Could the technology that powers bitcoin be adapted for land titling?
Sweden’s land registry authority, the Lantmäteriet, seems to think so, and has emerged as one of the first national agencies to put its faith behind the use case. While there is a steady stream of projects pairing blockchain startups with government agencies, the Lantmäteriet’s work is perhaps distinguished by the steady progress it’s shown so far.
The goal, according to the authority’s head of development, Mats Snäll, is to reinvent the way land titles are registered.
He told CoinDesk:
“[We] saw that this process was quite conservative. It still consisted of paperwork and such things and [we thought] it would be a good idea to see if that kind of process was possible to change with the help of the blockchain technology.”
The Lantmäteriet, Snäll said, was drawn to the openness and transparency that blockchain technology could potentially offer the agency, as well as Sweden’s citizens.
“Land titling should be public, it should be open, it should be transparent and safe and secure,” he said.
Blockchain proponents have made a lot of big promises around what the technology could do for the public sector, but land titling is also statistically a big concern. Around 70% of the world lacks access to proper land titling, according to the World Bank.
As an alternative to current systems, Lantmäteriet’s private blockchain test envisions how allow buyers, sellers, banks and authorities to track a transaction from beginning to end digitally, instead of using paper contracts, thus making tracking and transparency easier.
The idea is every party would have the information immediately accessible on the blockchain.
To date, Sweden is at perhaps the most advanced stages of blockchain testing for property records (though other countries like Georgia and Honduras have been moving forward with the idea). However, the nation is still a long way off from widely implementing a blockchain land registry platform.
While the trial recently completed its latest phase, the project remain in the exploratory stages.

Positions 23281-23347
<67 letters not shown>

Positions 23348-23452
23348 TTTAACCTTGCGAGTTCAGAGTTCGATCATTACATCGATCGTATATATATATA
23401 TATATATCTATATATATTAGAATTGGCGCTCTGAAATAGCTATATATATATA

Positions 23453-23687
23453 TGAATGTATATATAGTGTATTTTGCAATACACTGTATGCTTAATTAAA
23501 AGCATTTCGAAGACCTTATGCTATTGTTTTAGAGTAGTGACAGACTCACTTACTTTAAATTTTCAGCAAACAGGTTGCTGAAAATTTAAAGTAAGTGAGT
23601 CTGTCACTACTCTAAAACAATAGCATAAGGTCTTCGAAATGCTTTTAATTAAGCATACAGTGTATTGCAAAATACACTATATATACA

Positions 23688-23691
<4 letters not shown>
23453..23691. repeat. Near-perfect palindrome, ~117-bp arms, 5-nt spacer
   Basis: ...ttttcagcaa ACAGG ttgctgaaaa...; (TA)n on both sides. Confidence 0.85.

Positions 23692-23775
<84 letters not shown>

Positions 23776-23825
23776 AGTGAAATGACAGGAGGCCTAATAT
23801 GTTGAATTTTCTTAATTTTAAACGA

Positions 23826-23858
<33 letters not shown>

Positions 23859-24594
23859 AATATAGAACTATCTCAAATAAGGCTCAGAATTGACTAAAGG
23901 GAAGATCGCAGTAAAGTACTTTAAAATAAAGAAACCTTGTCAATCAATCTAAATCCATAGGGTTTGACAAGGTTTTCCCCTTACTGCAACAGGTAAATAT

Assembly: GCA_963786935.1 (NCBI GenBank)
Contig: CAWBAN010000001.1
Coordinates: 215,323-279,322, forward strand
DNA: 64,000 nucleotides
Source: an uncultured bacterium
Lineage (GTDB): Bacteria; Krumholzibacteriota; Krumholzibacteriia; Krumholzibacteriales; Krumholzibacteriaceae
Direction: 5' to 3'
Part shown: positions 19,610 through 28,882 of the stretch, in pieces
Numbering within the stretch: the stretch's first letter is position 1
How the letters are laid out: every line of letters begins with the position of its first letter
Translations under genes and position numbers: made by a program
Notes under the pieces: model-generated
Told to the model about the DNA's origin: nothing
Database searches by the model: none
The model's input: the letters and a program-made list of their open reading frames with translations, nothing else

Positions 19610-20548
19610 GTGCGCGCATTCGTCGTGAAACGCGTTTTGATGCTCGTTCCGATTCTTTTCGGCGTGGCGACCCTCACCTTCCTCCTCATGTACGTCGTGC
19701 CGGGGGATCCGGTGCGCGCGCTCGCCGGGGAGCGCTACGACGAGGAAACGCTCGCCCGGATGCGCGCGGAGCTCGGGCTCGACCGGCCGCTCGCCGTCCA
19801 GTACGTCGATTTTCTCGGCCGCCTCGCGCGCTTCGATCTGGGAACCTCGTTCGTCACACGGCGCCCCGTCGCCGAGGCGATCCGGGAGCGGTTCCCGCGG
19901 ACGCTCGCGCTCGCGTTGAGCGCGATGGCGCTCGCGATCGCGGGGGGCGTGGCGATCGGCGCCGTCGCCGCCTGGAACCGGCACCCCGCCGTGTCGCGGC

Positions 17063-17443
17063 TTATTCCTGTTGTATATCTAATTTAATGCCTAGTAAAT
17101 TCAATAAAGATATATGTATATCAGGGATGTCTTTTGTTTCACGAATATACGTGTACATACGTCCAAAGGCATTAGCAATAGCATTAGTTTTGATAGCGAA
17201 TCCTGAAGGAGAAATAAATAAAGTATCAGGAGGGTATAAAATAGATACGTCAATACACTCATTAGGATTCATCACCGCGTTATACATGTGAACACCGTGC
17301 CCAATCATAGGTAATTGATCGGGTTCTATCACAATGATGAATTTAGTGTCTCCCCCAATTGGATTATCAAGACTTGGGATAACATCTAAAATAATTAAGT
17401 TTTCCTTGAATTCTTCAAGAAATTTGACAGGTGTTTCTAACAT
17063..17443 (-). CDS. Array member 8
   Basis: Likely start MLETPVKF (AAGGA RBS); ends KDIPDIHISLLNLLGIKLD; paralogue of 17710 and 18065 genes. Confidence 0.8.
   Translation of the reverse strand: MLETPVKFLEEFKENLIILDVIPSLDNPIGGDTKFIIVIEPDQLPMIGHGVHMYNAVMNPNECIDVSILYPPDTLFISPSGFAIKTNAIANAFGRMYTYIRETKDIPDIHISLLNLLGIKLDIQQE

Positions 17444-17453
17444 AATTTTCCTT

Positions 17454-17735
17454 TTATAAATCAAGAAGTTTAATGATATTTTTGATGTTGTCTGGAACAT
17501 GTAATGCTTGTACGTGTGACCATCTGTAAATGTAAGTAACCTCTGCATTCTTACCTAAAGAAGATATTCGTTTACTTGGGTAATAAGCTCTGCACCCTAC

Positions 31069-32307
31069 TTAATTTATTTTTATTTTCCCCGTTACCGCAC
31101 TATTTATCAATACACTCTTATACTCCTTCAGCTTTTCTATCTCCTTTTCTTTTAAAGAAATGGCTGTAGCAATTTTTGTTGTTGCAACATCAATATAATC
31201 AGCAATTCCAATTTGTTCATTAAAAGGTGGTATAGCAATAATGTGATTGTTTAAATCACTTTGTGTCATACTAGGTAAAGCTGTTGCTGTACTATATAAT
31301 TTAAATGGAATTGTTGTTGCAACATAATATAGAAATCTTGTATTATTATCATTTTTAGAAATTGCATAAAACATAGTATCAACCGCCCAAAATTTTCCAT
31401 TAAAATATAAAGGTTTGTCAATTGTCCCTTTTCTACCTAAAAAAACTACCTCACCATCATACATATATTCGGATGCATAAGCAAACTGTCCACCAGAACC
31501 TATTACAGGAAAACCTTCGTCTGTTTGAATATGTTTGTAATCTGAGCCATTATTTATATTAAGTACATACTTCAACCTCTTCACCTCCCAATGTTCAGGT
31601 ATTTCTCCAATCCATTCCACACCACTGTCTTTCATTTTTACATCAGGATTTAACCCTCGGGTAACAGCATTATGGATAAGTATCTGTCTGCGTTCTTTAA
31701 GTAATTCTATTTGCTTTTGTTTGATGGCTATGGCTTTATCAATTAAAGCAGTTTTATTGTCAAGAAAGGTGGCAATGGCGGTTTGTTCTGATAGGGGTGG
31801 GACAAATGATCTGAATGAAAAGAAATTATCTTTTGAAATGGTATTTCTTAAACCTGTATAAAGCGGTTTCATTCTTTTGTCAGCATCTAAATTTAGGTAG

“It’s a very small trial so far, so … we don’t know if it will work in the wider perspective,” said Snäll.
Upending the old
Still, Sweden is a developed nation with a land registry system that, while perhaps old-fashioned, is working adequately.
Upending that system with blockchain tech may promise a more efficient way of doing things in the long term, but people may still need some persuasion, according to Snäll.
“Still people ask, ‘What is blockchain?'” he said. “It’s still to be seen if one is against it or not. Right now most of the people are curious about it.”
The next stage for the parties in trial is to get beyond this ‘curiosity’ period. Further, the project has not yet tested the blockchain with actual property records.
“This is something we will need to try in the next phase,” said Snäll.
For the banks, too, it’s still a case of seeing how everything works.
SBAB Bank told CoinDesk last month that it has no plans to implement the blockchain platform in the immediate future and that the trial remains exploratory
Unsurprisingly, the biggest barrier to changing the land titling system is not the technology itself, but laws and regulations that have been in place for years.
“The interpretation of the law today is that all the contracts regarding sale, purchase and gifts of property should be stated in contract by paper and pen. In that regard, we need to change the law or change the interpretation of the law if we’re going to have digital contracts,” Snäll said.
He explained that the Lantmäteriet has already made proposals to the government regarding the issue, adding: “Slowly we are moving towards some kind of action, I think.”
A spokesperson for the Ministry of Justice, which would oversee such a change, declined to offer additional comment when contacted by CoinDesk.
There is, however, an ongoing government committee run by Sweden’s Department of Finance that is examining how legislation can be changed or adapted for digital development.
“I hope that our area would be covered,” said Snäll.
But while the Lantmäteriet has spearheaded the use of the blockchain within the Swedish public sector, it’s not alone in its interest.
Other agencies, like the taxation authority, are reaching out to the land registry authority to better understand how blockchain technology works and if it can be applied to their processes for handling information about citizens.
“Everyone knows we are involved in this project so they have contacted us,” Snäll said.
Right now, the involved parties are mulling over the next phase of the land registry trials and how they should be developed going forward.
Still, according to Snäll, the next phase of the project won’t start until summer or fall.
“Right now we need some time to explore and to summarize this phase.”